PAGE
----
In terms of books for A-Level, I don't there are any in particular that are necessary since A-Level teaching is very much self-contained. Instead, read books on aspects of Economics that you're interested in. Are there any issues in Economics that you care about in particular (inequality, automation and AI, finance etc.)? Read up on those so that as said above, you can show an obvious enthusiasm for parts of Econ at interviews, your personal statement etc.

Hope that helps!
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(Original post by TeeEff)
The FT is excellent and probably my favourite news source of the traditional newspapers. They have great deep-dives and if you're interested in Finance, Lex and DD are excellent perspectives and coverage to read.

That said, this is premised on whether you can afford it. If you don't have a lot of money, I wouldn't say it's worth a significant portion of your savings to get it. Ultimately, any significant news will be covered by the traditional free sources anyway.

In terms of books for A-Level, I don't there are any in particular that are necessary since A-Level teaching is very much self-contained. Instead, read books on aspects of Economics that you're interested in. Are there any issues in Economics that you care about in particular (inequality, automation and AI, finance etc.)? Read up on those so that as said above, you can show an obvious enthusiasm for parts of Econ at interviews, your personal statement etc.

Hope that helps!
I do not have a specific interest in an area of economics, but I'm definitely more inclined to macro than micro. Are EPQ and essay competition enough to show my interest in macro? My EPQ is about the Japanese asset price bubble and policies adopted (mainly monetary policy) to try to combat the effects of the bursting of the bubble, and my essay competition was about inflation and monetary policy. However, I doubt that I have the time to read any books as EPQ is taking up most of my time, so is it enough to just track important macro news on the FT, such as interest rate hikes and the reasons why they change? (my school is subscribed to it but I can't access it in summer) Also, is it important to have a specific interest or just in general is OK? Is it too late to start reading past articles now and how far back should I research? From 2008?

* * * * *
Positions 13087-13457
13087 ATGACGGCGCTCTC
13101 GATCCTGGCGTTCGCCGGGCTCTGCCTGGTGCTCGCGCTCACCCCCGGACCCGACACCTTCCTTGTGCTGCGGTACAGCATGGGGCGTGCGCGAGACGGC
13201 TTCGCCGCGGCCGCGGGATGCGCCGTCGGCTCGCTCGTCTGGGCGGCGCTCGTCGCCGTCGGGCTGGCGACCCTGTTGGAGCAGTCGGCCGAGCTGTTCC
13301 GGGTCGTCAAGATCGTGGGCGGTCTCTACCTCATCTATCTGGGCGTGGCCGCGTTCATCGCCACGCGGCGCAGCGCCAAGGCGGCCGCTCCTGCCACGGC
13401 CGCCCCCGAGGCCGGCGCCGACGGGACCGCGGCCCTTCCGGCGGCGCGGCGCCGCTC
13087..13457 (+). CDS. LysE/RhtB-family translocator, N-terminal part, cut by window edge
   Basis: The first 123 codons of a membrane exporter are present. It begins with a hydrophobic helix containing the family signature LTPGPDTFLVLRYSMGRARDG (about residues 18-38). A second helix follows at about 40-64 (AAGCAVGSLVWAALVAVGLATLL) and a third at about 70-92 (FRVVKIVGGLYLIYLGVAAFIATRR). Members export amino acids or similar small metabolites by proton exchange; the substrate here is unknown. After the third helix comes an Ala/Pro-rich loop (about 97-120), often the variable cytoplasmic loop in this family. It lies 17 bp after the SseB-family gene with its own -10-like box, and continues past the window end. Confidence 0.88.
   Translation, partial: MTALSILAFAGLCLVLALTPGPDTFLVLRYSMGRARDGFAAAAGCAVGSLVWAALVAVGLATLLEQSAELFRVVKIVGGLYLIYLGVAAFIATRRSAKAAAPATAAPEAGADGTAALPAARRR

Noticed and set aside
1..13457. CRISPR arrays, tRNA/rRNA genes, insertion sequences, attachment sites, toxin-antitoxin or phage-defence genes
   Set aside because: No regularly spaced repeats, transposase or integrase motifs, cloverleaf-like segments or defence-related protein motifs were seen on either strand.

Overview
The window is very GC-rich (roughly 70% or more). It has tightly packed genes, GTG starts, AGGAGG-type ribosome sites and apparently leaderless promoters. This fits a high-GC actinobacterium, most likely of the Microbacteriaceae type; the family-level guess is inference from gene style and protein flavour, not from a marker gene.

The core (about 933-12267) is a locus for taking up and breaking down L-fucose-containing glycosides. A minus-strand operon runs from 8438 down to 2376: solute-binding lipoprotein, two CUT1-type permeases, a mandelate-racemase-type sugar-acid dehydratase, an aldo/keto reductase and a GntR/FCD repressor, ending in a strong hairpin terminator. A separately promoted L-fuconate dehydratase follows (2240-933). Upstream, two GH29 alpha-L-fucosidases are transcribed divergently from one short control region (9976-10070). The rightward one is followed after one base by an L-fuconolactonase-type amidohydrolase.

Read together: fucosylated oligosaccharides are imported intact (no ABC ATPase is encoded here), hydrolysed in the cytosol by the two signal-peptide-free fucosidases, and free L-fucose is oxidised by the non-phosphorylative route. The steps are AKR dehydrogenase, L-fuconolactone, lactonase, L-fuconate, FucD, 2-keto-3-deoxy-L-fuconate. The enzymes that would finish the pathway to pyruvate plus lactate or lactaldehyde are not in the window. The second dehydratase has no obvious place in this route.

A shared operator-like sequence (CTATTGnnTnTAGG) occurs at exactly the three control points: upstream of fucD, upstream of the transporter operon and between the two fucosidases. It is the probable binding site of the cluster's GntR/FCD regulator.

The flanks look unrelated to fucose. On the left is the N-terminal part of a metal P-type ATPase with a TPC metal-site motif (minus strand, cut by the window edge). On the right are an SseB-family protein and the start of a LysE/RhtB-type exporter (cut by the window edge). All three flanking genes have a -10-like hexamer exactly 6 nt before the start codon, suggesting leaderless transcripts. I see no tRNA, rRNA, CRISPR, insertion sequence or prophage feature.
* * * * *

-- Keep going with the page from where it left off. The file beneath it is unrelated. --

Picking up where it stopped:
Thanks so much for your answer. Really appreciate it!
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The Financier
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(Original post by boojai)
I do not have a specific interest in an area of economics, but I'm definitely more inclined to macro than micro. Are EPQ and essay competition enough to show my interest in macro? My EPQ is about the Japanese asset price bubble and policies adopted (mainly monetary policy) to try to combat the effects of the bursting of the bubble, and my essay competition was about inflation and monetary policy. However, I doubt that I have the time to read any books as EPQ is taking up most of my time, so is it enough to just track important macro news on the FT, such as interest rate hikes and the reasons why they change? (my school is subscribed to it but I can't access it in summer) Also, is it important to have a specific interest or just in general is OK?

Thanks so much for your answer. Really appreciate it!
A general interest is fine but it's quite rare for someone not to have a particular interest in a certain field (e.g. you've already said you prefer macro econ to micro). Do you not need to research the lost decade for your EPQ then? Seems to me like you've already identified a topic of interest to read up on.